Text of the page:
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1Group Processes and Stages of FormationTracy NewmanMasters in Nursing, Walden UniversityNRNP 6650A-1 Psychotherapy with Groups and FamiliesDr. Timothy LeggOctober 17, 2020
2Group Processes and Stages of FormationTo assess an individual's appropriateness for group therapy, the psychiatric mental healthnurse practitioner (PMHNP) should consider group processes and stages of formation. Thispaper will discuss group processes, stages of formation, and curative factors within the group, asillustrated in the video. It will also highlight intragroup conflict and propose conflictmanagement techniques. Group Process Group process refers to how individuals work together to get things done (Stone & Kwan2016). Typically, groups spend a lot of time and energy goal setting and working to achieve thosegoals but give little thought to what is happening amongst the group's most significant resource,the members (Stone & Kwan 2016). People are individuals pursuing their own personal, privateinterests, but they are also social collectives that tie members together (Stone & Kwan 2016).According to (Stone and Kwan (2016), the processes within these groups profoundly affect theirmembers and society-at-large. Just as the dynamic processes that occur in groups such as sharinginformation among members, leading and following, placing pressure on members to adhere tothe group's expectations, shifting friendship affiliations, and conflict and collaboration changethe group, so do they change the group's members (Stone & Kwan 2016). To be successful,groups must be able to work together, contributing as a group toward results. But this does nothappen automatically: it evolves as the group works collectively together. Stages of FormationThe process of learning to work together effectively is known as team development,according to Seck and Helton (2014). Research has shown teams go through categorical stages ofgrowth. Bruce Tuckman, an educational psychologist, described a five-stage development model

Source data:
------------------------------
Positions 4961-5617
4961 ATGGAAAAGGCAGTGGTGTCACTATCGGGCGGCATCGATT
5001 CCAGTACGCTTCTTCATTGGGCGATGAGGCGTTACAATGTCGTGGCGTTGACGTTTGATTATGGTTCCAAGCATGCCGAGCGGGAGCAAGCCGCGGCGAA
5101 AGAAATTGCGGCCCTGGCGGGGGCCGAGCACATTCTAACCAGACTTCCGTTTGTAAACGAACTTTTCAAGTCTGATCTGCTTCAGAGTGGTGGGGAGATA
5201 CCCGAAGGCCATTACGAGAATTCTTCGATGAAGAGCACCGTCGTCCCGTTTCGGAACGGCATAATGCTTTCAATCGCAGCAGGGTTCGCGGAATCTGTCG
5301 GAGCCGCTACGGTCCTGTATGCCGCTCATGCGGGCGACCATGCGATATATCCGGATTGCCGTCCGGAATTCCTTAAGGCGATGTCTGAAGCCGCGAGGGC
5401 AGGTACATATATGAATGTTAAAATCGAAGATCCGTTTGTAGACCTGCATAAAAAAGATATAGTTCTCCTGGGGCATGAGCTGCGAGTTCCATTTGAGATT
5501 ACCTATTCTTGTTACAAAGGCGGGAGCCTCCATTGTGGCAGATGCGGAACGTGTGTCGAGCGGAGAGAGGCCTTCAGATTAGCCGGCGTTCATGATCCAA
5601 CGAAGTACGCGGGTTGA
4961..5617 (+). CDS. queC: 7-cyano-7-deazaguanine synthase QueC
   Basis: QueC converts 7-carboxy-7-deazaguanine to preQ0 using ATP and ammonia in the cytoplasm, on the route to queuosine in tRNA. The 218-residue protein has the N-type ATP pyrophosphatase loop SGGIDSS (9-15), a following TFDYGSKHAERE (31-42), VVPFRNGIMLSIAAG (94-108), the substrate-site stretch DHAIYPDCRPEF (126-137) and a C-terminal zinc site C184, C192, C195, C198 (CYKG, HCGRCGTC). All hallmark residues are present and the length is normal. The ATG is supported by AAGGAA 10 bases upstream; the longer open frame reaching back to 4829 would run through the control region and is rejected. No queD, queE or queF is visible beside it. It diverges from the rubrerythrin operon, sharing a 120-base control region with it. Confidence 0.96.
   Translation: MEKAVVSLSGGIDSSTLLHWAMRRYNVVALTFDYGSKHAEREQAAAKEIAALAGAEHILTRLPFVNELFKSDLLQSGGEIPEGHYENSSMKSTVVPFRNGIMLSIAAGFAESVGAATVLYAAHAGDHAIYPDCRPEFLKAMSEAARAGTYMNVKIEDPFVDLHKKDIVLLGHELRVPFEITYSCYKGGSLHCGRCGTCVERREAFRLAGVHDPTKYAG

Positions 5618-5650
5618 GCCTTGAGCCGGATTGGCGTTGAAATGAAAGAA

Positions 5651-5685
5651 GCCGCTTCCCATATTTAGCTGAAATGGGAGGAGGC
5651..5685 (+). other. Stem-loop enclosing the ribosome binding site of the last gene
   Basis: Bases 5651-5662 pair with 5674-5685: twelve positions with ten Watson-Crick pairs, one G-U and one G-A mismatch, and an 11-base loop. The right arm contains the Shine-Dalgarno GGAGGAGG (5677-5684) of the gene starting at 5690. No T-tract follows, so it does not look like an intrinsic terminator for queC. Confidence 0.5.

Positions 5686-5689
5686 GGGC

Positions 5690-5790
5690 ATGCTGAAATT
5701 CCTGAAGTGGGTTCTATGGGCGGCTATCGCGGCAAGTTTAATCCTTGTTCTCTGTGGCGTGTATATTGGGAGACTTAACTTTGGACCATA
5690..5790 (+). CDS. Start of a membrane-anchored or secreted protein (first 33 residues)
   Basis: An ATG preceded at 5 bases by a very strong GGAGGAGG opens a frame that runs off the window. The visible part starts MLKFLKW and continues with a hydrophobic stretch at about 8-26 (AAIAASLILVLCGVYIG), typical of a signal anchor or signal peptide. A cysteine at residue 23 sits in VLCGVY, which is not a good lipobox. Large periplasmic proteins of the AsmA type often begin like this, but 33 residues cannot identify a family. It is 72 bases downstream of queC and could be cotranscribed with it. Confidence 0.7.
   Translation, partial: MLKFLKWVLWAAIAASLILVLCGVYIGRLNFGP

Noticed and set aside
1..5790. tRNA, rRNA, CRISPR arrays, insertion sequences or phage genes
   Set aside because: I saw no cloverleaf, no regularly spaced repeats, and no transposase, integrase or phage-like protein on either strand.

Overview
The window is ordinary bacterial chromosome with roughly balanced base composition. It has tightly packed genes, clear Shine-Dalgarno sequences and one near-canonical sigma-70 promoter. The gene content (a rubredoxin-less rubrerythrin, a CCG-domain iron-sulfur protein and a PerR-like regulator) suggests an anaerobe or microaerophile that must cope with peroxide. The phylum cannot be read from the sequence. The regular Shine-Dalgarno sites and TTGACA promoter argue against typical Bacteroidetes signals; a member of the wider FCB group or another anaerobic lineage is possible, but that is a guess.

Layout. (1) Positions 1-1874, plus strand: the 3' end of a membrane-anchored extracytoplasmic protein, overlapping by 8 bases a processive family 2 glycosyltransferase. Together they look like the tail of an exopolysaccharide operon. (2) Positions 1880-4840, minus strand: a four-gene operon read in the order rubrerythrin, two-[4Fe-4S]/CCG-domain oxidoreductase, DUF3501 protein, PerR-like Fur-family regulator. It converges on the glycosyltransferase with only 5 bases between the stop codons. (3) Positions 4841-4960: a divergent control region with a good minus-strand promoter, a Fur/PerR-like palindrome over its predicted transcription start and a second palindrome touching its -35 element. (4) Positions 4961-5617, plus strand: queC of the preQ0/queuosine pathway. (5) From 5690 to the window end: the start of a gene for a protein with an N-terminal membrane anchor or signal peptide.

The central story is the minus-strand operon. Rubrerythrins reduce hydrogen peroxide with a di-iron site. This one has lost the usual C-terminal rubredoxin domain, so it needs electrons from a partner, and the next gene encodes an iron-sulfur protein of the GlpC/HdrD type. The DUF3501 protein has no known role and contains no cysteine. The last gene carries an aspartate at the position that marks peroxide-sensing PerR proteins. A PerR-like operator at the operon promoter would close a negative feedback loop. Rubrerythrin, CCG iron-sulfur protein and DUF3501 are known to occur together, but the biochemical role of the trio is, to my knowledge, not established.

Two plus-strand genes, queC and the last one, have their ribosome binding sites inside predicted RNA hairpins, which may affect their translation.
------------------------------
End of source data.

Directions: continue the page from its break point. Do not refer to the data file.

3that most teams follow to become successful. He called the stages: forming, storming, norming,performing, and adjourning.Seck and Helton (2014) note the forming stage involves a period of orientation andacquaintance. During this stage, uncertainty is high, and individuals seek leadership andauthority. At this point, individual roles and responsibilities are unclear, and interactions aresocial as individuals become acquainted (Seck & Helton, 2014). According to Seck and Helton